Moving mountains to create the ‘gateway hub for northeast Asia’



DP World, Dubai, United Arab Emirates


With Korea’s newest port, ‘moving mountains’ is not just a metaphor for extraordinary efforts, but is literally what it’s taking to create the state-of-the-art Pusan Newport Company (PNC) terminal. The first phase of the three phase development was officially opened by the President of the Republic of Korea, Mr Roh Moo-Hyun, in January.

The new terminal together with a vast logistics support area is being carved out of a small mountain on the west side of Busan City and the eastern tip of Kyongsangnam-do, requiring huge feats of engineering.


The PNC terminal will be the largest single terminal within Korea, with 3.2 kilometres of continuous quay wall and a conservative estimated handling capacity of more than 5.5 million TEU (Figure 1).

The first phase, which consists of three berths of 350 metres each, will be followed by a further three berths, due for completion by the end of 2006. The final three are due to be operational by 2009 (Figure 2).

In addition, a total of 4.08 million square metres of terminal and logistics support area has been developed and designated as a Free Trade Zone, which will encompass international facilities for integrated logistics and affiliated industries.

Commitment to quality

It is a massive undertaking and the scale of the endeavour reflects the commitment of the partners of the project and the South Korean government to establishing a thriving hub for the rapidly expanding volumes of cargo moving through the region. DP World, one of the leading global marine terminal operators, and Samsung Corporation are the joint-lead sponsors and investors and DP World has been contracted as the operations, maintenance, and management provider to PNC. Other players include the Hanjin group of companies and Hyundai Engineering and Construction Co. Ltd. DP World was originally selected by the Korean government in 2003 as the port’s operations, maintenance, and management provider and then furthered its commitment to the project by acquiring equity in the facility. DP World CEO Mohammad Sharaf believes commitment is key to achieving increased levels of efficiency to meet the rapidly expanding needs of customers in today’s changing environment. He said, “We invest for the long term and we take our commitments very seriously – commitments to our people, our customers, quality and global growth. Embracing innovation and technology and establishing long-term strategic relationships with customers and business partners lead to reduced operational efficiencies, ultimately allowing us to offer quality services to our customers.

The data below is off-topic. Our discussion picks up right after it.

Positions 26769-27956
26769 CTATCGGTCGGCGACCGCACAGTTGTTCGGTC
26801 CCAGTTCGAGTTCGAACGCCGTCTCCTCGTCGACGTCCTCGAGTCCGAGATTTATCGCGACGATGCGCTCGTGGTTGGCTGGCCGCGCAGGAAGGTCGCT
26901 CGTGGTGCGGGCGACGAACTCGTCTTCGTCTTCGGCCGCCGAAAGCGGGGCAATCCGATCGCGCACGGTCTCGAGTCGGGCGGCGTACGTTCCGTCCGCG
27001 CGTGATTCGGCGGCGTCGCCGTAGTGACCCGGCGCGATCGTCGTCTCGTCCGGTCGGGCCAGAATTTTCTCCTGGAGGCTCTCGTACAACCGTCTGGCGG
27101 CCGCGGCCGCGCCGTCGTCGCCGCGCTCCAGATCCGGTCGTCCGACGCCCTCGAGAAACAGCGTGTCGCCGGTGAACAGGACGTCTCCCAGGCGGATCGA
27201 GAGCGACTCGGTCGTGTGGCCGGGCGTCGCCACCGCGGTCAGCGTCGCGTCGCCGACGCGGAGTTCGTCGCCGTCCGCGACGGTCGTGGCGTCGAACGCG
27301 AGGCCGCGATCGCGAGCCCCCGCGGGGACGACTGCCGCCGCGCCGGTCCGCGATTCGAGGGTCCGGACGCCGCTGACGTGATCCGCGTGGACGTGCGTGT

“Further, with the Free Trade Zone, we are able to offer integrated terminal and logistics services, enhancing the efficiency or our customers’ supply chains.” Mr Sharaf said PNC’s up to the minute engineering and technology, its investment in training and focus on efficiency, will be the model upon which DP World will base all its existing and future operations.

Terminal features

PNC is located in a non-congested area outside the centre of Busan. This dramatically increases its role as an indispensable first and last port call for vessels and an offloading and key transshipment point for container traffic within the region covered by (Figure 3) the Northeast Asia’s shipping channels. Advanced transportation infrastructure, including highways, railroads and local access are being developed by the government of South Korea to support the facility and improve connectivity and accessibility to major commercial, metropolitan, industrial areas as well as the hinterlands. All of this translates into additional time and cost savings for customers. DP World’s focus on customer needs and philosophy of investing ahead of demand means intelligent and innovative features are included in the new port.

Said Sharaf, “We invest in growth areas so that facilities and services are in place when our customers need them.” An example is the substantial investment made to accommodate the new generation of mega-ships. Channels have been deepened and widened and new berthing facilities with sufficient water depth (16 to 17 metres) and length have been constructed. The berth availability and reduced port stay for ship operators represent efficiencies relating to deployment, vessel string and design, and operating costs (Figure 4).

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